21 May 1969: Immorality Amendment Act of 1969 – introduces Section 20A, with the infamous ‘men at a party’ clause, which prohibited two or more men from being together and performing any act that would arouse ‘sexual passion’. The amendment also raised the age of consent for male homosexual activity from 16 to 19, although ‘sodomy’ and ‘unnatural acts’ were already criminal. The objective of the government was to minimise the presence of homosexuals, and protect society from the ‘corrupting influence’ of the LGBT community.

1971 to 1989: The Aversion Project – homosexual soldiers in the South African Defence Forces (SADF) were forced to submit to ‘cures’ for their homosexuality.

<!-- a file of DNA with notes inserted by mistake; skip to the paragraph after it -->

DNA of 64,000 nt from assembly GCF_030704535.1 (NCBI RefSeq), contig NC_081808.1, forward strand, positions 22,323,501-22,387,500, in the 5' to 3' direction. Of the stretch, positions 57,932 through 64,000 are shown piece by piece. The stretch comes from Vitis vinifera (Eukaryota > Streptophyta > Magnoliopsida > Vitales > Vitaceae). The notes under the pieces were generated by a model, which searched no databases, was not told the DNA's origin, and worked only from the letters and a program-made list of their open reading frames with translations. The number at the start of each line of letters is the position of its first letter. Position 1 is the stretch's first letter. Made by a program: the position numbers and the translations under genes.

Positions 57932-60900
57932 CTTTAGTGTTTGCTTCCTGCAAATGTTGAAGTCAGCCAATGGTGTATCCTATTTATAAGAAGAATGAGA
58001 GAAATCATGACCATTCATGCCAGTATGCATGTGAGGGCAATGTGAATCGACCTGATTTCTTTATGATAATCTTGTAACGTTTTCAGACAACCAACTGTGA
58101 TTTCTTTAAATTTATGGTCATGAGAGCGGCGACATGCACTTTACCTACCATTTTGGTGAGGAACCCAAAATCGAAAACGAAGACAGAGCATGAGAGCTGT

4 March 1988: Immorality Amendment Act of 1988 – imposes an age of consent of 19 for lesbian sex, which had previously been unregulated by the law. This was higher than the age of 16 applying to heterosexual sex.

13 October 1990: The Lesbian and Gay Pride March – South Africa’s first Lesbian and Gay Pride march was held on this date in Johannesburg. It was the first Pride March on the African continent and acted as both a gay pride event and an anti-Apartheid march. The march was organised by the Gay and Lesbian Organisation of the Witwatersrand (GLOW) and attracted a crowd of about 800 people. Speakers at the event included Beverly Ditsie, Simon Nkoli and Justice Edwin Cameron. The purpose of the event was not only to demonstrate pride in gay or lesbian identity but also to provide a wider platform for voicing political concerns. The march was part of a broader struggle to decriminalise homosexuality in South African law and to end Apartheid.